Trump also called President Obama pathetic while saying he respects Russian President Vladimir Putin for being a strong leader.

“Putin did call me a genius, and he said I’m the future of the Republican Party,” Trump said. “He’s off to a good start.”


Bernie Sanders: ‘Billionaires are not going to run this country’

Although he’s seeking the Democratic presidential nomination, Bernie Sanders delivered a fiery rebuke Friday of both parties as he sought to cast himself as a political outsider.

“It is too late for establishment politics, establishment economics. We need a political revolution,” Sanders said with towering cranes at the Port of Long Beach and Port of Los Angeles looming in the background. “We are tired of politicians in both parties hustling money from the wealthy and the powerful.”

Sanders, who has campaigned across Southern California in recent days, steered away from jabbing Hillary Clinton, the front-runner for the Democratic presidential nomination. He made only passing reference to the backing she gets from super PACs, as he’s done in most speeches. He did, however, point to casino magnate Sheldon Adelson’s support of Donald Trump, the presumptive Republican nominee, to castigate big money in politics.

“It’s an absurdity when you have a billionaire like Sheldon Adelson contributing large sums of money to another billionaire like Donald Trump,” Sanders said. “What a joke. … Our message is: Billionaires are not going to run this country.”

He added, “The American people are sick and tired of the status quo.” He got shouts of “We’re not going to take it anymore!” in response from the several hundred people at his rally outside the Los Angeles Maritime Museum.


Trump: ‘I think we can win California’


Donald Trump is greeted by protesters and supporters in Fresno

Donald Trump arrived in Fresno for the first of two California rallies on Friday and was greeted by both supporters and protesters.

There were dozens of protesters outside the venue where the presumptive Republican presidential nominee was to appear, but no reports of problems.

Read More


Trump promises to solve California’s water problems


Bernie Sanders rails against billionaires supporting billionaires


Run, Rubio, run? Marco Rubio backs Donald Trump as he is urged to stay in Senate

Marco Rubio ended his presidential bid insisting he would finish his Senate term and then head into the private sector.

No Senate reelection. No interest in being anyone’s vice president. And only tepid support for Donald Trump.

“I have only said, like, 10,000 times I will be a private citizen in January,” he wrote during a particularly robust recent late-night tweetstorm.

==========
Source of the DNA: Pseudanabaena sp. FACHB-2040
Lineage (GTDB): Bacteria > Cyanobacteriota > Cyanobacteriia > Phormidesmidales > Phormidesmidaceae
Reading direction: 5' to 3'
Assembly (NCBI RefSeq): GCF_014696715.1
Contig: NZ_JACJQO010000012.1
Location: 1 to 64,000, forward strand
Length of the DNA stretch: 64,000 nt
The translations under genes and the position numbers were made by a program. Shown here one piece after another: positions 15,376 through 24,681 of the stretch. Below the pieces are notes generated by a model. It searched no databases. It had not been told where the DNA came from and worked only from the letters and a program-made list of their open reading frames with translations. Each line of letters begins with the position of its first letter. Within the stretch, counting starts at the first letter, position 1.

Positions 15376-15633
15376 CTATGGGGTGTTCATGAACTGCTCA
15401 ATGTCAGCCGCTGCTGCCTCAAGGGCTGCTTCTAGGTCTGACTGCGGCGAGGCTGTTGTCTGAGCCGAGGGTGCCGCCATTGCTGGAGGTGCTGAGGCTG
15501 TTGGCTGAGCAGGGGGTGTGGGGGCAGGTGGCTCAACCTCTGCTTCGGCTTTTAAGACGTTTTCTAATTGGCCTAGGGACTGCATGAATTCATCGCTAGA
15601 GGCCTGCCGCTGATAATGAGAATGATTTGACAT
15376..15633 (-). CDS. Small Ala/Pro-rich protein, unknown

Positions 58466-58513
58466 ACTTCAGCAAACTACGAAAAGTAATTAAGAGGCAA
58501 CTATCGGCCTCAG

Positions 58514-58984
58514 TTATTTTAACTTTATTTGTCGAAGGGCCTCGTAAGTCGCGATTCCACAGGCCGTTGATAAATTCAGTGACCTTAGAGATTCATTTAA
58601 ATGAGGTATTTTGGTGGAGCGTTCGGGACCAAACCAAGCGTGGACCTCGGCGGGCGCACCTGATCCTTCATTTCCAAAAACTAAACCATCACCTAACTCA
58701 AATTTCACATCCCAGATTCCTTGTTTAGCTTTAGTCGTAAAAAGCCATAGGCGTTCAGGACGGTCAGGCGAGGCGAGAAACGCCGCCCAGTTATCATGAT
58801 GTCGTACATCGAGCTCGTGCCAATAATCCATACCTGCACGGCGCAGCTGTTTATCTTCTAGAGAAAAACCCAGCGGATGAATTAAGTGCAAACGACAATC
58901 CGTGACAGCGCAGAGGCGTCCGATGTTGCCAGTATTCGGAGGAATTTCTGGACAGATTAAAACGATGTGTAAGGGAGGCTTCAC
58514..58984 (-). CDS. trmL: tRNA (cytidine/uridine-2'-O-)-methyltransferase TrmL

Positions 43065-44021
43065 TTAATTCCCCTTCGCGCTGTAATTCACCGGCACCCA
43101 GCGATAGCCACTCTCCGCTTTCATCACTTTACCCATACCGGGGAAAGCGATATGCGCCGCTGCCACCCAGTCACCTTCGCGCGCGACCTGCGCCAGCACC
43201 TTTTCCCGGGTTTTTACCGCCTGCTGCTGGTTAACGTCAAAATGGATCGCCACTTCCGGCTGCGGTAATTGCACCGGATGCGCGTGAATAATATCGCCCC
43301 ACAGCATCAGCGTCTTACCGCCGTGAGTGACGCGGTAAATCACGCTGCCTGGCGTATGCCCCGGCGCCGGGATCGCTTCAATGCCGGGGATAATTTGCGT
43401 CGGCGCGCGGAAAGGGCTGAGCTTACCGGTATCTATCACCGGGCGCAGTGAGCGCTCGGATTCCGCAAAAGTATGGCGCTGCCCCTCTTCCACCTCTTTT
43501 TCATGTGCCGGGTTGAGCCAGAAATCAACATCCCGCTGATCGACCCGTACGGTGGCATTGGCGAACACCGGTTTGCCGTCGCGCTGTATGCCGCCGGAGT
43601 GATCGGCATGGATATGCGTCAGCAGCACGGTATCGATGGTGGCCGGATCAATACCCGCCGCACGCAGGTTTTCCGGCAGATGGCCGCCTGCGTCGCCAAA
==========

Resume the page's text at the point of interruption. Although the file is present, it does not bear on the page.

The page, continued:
Or not.

This week, the Republican senator who bashed Trump on the campaign trail for his “spray tan” and “small hands,” said he would speak in favor of Trump at the GOP convention, if asked.

Then, with a single word, he also appeared to open the door to sticking around the Senate.

“Maybe,” Rubio said during an interview with CNN. “I enjoy my work in the Senate, always did.”

Republicans have two dozen Senate seats to defend this fall and are increasingly worried about holding Florida in their column as they struggle to keep their 54-seat Senate majority.

Senate Majority Leader Mitch McConnell of Kentucky encouraged fellow Republican senators to nudge Rubio to reconsider running for a second term, according to a CNN report of the private meeting that was confirmed by the leader’s office.

And then, overnight Thursday, came another push, in a tweet from Trump:

“Poll data shows that @marcorubio does by far the best in holding onto his Senate seat in Florida. Important to keep the MAJORITY. Run Marco!”

But it gets awkward. Rubio has helped raise funds for Florida’s Lt. Gov. Carlos Lopez-Cantera -- a friend running for his seat.

Polling though, has spooked Republicans in what is expected to be a costly brawl this fall in the Sunshine State, even as Democrats face their own primary problems sorting out their nominee.

Rubio, the first-term senator elected on the 2010 tea party wave, has repeatedly pushed back against a report last fall that said he couldn’t stand the Senate, and did so again.

“It still bothers me,” he said, explaining that, sure, he has been “frustrated” with the chamber’s operations. “I don’t hate my job in the Senate.”

Read More


Protesters march outside Donald Trump rally in Fresno as farmers head inside


Why corporate America is having a hard time jumping on the Trump train

Even as the GOP establishment and leading conservative groups are starting to warm to Donald Trump, a large and important segment of the Republican base has been conspicuously quiet: corporate America.

Wall Street and the nation’s business community have historically been dependable backers of the Republican Party, whose core values of reducing taxes and government regulation are most closely aligned with their own pro-business growth priorities.